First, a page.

Ollier disease

Common Name(s)

Ollier disease, Enchondromatosis

Ollier disease, also known as enchondromatosis, is a disorder that leads to the growth of non-cancerous tumors in cartilage. Cartilage is a type of tissue that is found inside of bones and is involved in bone growth. The most common location where Ollier disease develops is the long bones of the body, specifically in the arms and legs. Although less common, tumors can also grow in the pelvic bone, ribs, breastbone, and skull. Tumors form when a change (mutation) in DNA causes certain cells to grow out of control, resulting in the formation of a mass or a lump.

Ollier disease is present from the time of birth, and symptoms usually first appear between the ages of 1 and 10. The most common signs of Ollier disease include short limbs and bowing, or bending, of long bones which may cause difficulty walking. This disorder may cause problems with bone growth, which may result in pain and frequent fractures in the affected areas. Diagnosis may involve a physical exam, imaging studies, and other laboratory studies such as bone scans.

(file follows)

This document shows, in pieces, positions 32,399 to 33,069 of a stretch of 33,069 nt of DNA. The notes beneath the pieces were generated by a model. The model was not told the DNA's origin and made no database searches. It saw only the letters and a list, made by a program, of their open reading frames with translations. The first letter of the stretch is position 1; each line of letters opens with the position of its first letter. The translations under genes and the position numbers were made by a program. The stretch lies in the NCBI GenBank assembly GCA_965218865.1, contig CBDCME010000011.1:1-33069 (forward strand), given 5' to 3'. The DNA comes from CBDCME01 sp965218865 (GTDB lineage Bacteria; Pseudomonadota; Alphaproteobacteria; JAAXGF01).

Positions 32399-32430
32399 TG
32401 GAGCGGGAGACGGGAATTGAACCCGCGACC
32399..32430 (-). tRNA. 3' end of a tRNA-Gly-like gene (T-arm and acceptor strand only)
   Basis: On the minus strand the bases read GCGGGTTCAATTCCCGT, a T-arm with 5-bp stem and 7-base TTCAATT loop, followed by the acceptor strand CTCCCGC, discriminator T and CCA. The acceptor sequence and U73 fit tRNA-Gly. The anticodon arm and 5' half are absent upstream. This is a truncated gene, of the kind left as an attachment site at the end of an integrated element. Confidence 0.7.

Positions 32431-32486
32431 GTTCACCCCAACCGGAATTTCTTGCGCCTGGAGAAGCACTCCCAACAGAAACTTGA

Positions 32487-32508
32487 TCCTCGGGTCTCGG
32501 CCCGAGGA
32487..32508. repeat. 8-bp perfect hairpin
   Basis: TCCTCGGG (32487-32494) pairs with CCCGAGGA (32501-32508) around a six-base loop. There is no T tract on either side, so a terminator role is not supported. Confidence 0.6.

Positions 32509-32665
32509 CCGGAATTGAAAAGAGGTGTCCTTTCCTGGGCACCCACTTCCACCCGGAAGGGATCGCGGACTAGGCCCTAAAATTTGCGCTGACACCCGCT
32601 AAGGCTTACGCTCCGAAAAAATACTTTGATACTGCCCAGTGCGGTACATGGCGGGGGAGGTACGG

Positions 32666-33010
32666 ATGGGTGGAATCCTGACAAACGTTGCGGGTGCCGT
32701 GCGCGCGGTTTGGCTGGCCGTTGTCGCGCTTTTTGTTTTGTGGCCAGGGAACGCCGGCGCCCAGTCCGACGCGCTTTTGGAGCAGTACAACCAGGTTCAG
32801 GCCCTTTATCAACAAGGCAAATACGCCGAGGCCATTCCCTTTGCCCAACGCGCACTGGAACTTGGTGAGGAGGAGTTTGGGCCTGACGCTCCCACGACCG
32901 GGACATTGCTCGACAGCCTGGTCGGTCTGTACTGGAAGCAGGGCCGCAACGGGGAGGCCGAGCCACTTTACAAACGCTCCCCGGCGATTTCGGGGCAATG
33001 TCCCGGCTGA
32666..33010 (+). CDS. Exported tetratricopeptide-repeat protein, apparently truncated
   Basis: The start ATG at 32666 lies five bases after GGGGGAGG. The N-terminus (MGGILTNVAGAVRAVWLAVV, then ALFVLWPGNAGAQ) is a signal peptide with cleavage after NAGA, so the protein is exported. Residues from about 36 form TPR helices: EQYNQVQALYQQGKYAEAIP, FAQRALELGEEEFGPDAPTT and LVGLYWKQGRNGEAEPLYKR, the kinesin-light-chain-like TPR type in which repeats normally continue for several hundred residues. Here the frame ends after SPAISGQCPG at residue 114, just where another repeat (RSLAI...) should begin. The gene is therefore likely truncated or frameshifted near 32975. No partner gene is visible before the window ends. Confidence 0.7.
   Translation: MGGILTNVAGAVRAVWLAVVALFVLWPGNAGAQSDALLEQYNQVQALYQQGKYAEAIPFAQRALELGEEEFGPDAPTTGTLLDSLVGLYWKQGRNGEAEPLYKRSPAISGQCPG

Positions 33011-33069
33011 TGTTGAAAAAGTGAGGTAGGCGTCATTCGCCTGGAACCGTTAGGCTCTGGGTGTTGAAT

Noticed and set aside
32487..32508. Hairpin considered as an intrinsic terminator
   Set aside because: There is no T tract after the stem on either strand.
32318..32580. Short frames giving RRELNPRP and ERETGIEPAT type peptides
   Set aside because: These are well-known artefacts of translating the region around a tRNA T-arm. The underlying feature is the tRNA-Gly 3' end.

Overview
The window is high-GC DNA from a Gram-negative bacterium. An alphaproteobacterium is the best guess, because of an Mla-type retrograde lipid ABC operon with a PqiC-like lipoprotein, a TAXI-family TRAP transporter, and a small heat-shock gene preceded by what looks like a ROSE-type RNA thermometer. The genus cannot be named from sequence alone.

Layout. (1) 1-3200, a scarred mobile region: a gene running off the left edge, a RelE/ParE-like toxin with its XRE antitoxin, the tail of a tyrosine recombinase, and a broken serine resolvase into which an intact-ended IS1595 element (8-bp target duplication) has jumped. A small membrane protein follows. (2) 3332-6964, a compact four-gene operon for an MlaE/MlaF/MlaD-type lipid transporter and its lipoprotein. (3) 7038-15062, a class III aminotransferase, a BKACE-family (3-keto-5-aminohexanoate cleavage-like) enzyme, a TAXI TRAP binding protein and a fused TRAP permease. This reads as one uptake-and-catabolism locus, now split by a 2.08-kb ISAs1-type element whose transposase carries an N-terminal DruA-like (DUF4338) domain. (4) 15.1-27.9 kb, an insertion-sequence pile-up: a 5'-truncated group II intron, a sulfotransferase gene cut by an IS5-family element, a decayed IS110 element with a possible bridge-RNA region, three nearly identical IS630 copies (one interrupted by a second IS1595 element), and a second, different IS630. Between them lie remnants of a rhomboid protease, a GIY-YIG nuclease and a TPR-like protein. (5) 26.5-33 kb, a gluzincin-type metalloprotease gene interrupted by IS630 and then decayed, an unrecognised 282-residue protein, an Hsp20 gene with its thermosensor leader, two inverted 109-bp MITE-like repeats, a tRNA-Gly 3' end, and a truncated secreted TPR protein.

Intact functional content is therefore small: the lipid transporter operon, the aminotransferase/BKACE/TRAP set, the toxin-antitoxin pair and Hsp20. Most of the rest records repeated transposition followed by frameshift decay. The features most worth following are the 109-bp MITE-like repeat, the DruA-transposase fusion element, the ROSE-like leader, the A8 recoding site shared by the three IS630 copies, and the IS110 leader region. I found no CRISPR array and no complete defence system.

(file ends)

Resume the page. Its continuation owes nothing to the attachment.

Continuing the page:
Treatment for Ollier disease depends on many factors such as how large the tumors are and their locations in the body. If you or a family member has been diagnosed with Ollier disease, talk to your doctor about the most current treatment options. Support groups are also available for more resources and information.

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Condition Specific Organizations

Following organizations serve the condition "Ollier disease" for support, advocacy or research.

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Scientific Literature

Articles from the PubMed Database

Research articles describe the outcome of a single study. They are the published results of original research.
The terms "Ollier disease" returned 12 free, full-text research articles on human participants. First 3 results:

Clinical images: enchondromatosis (Ollier disease).
 

Author(s): Milena Cerny, Hannes A Rudiger, Berengere Aubry-Rozier, Eric Dugert, Fabio Becce

Journal: Arthritis Rheum.. 2013 Nov;65(11):2886.

 

Last Updated: 29 Oct 2013